Additionally, students will read and summarize for the class 10 news articles (approximately one each week) related to aging and the elderly.  Students are encouraged to select articles addressing federal or state policies, programs, or services and to choose articles on a variety of topics.  You may not present an article summarized by another student so you may want to come prepared to discuss two or three different articles each evening in case another student discusses an article you have chosen.  The presentations should be approximately 5 minutes long and are worth 10 points each for a total of 100 points.  To assist you in finding articles, visit the "Aging in the News" website hosted by the Aging Studies Program at MTSU.  This site contains links to diverse news items about aging and the elderly and is updated almost daily.  Students should be prepared to discuss their first article the second week of class (1/31).

Finally, each student will write a paper on and lead the class in a discussion of one of the service and program areas listed in the "Other Programs and Services" section of the course outline.  The written paper is due the final class session (5/2).  The dates of the discussion are the same as the dates each service area is scheduled to be addressed in the course outline and are listed below for your convenience.  Students are to indicate their choice of service and program area by the second week of class (1/31).  Those who volunteer first will get first choice.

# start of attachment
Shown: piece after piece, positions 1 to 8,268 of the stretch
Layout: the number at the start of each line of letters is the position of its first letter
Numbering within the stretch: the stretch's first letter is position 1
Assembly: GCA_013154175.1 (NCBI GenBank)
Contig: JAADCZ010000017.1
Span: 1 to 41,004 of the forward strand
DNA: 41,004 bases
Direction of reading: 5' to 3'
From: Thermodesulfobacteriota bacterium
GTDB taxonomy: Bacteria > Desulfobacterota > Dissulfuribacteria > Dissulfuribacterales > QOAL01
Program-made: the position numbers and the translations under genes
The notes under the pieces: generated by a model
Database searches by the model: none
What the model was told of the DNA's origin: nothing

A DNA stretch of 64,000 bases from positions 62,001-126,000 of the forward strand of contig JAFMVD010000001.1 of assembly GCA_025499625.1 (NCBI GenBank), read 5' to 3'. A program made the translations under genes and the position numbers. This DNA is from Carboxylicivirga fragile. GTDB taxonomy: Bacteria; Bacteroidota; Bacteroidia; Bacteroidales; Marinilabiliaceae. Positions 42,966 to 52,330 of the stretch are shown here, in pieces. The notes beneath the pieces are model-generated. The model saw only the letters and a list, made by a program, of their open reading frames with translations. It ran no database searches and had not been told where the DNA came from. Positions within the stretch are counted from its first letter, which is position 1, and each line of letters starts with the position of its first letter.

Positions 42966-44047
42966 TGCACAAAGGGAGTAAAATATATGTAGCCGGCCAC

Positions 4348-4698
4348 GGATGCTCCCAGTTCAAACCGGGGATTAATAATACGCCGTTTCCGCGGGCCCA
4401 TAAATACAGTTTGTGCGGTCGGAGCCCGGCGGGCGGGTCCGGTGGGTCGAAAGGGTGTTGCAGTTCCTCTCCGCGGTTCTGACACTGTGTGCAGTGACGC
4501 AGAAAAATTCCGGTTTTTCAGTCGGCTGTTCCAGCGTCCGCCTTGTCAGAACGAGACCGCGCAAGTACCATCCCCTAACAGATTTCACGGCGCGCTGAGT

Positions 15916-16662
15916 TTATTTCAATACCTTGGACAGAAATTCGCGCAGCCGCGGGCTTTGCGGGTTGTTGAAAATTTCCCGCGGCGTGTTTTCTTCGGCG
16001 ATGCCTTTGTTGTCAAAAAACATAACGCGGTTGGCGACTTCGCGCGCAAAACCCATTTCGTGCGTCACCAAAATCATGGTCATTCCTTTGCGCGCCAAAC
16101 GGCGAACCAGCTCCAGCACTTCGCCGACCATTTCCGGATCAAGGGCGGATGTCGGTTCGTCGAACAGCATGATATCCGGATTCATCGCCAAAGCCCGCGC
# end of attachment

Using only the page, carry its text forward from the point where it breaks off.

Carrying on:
March 21:   Information and Referral Services or Senior Centers and Adult Day Care
March 28:   Volunteerism and Civic Engagement or Housing and Living Arrangements
April 4:        Family and Caregiver Support or Transportation Services
April 11:      Legal and Justice Services or Disaster Preparedness and Emergency Services
April 18:      Education and Life-Long Learning

In both the presentation to the class and written paper you are expected to:

(1) summarize and elaborate on the relevant chapter from the textbook, providing a thorough discussion of the specific services and programs available in the selected area, the legislation that authorizes them, and how they are funded;
(2) discuss specific programs and services available in middle Tennessee, the agencies and organizations that provide them, and their funding sources (you may focus on a specific middle Tennessee city and/or county if you wish); and